Teacher resources and professional development across the curriculum

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4 / Ceremony and Society

Mask (sowei)
Mask (sowei)
Artist / Origin Mende artist, Sierra Leone
Region: Africa
Date 19th century
Material Wood, pigment, plant fiber
Medium: Other
Dimensions H: 26 ¾ in. (68 cm.), W: 9 ½ (24 cm.), D: 10 ½ in. (27 cm.)
Location Fowler Museum, UCLA, Los Angeles, CA
Credit Courtesy of the Fowler Museum at UCLA

expert perspective

Mary Nooter RobertsProfessor of Culture and Performance, University of California, Los Angeles

Mask (sowei)

» Mende artist, Sierra Leone

expert perspective

Mary Nooter Roberts Mary Nooter Roberts Professor of Culture and Performance, University of California, Los Angeles

Among Mende peoples of Sierra Leone in West Africa, there’s an entire association dedicated to women’s initiation rights, specifically the initiation rights of very young women—girls undergoing puberty, who are secluded from society for a period of time, during which they are instructed by elder women who are members of an association called Sande whose role is specifically to guard and transmit the knowledge pertaining to women’s worlds. At various points during this initiation right, masquerades were staged that would announce the completion of certain stages of learning. And what is so remarkable about Mende masks is that they are one of the very rare examples where masks are commissioned and danced, performed, by women. This is a very rare occurrence in Africa, where masks are usually performed by men.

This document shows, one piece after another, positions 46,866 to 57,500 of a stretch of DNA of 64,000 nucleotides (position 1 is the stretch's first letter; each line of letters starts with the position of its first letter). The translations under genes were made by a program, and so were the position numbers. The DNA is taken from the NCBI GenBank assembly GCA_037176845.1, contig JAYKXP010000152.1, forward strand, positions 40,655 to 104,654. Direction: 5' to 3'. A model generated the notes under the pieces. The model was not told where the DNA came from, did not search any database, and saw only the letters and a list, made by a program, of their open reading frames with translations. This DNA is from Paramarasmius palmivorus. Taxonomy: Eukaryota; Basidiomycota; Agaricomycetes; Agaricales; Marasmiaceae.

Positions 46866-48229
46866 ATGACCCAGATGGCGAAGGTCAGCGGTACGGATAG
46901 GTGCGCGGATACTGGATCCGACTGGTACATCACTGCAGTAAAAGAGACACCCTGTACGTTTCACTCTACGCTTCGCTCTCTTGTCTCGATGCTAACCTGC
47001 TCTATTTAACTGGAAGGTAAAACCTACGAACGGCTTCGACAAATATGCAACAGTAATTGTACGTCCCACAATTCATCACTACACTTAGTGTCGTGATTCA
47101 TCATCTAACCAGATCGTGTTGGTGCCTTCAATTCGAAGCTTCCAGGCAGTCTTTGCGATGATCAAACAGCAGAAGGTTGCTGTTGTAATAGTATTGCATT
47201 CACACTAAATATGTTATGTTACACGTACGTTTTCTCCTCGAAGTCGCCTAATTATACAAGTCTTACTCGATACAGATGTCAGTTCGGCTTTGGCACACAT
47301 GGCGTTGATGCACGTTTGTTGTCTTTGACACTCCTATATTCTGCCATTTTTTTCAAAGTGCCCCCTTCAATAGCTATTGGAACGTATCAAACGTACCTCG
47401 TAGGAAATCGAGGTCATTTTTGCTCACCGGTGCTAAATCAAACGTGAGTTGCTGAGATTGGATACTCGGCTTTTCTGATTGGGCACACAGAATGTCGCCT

We in the West call them masks, but when you see the mask enter the arena and perform this very remarkable dance that can have both very calm and measured movements and also very frenetic and lively acrobatic movements as well, this is a recognition that the spirit has come to visit and that the spirit is present. But the mask is all about announcing the sort of acquisition of knowledge, and the mask itself can embody that knowledge through its iconography.

In the Mende masks, there’s a lot of emphasis on a beautiful broad forehead and then a very compressed face with downcast eyes—eyes that reflect composure and that reflect the kinds of learning and instruction that the woman has acquired through the course of initiation rights. And you’ll notice often that there are rings around the neck. A woman with lines around her neck is considered to be extremely beautiful. That is very true among Mende, but there’s also the suggestion that because the spirits reside within the deep dark pools and lakes, that when a spirit emerges and pokes her head through the water, it creates concentric circles on the surface of the water. And these rings are a reflection of the emergence of the spirit.” 


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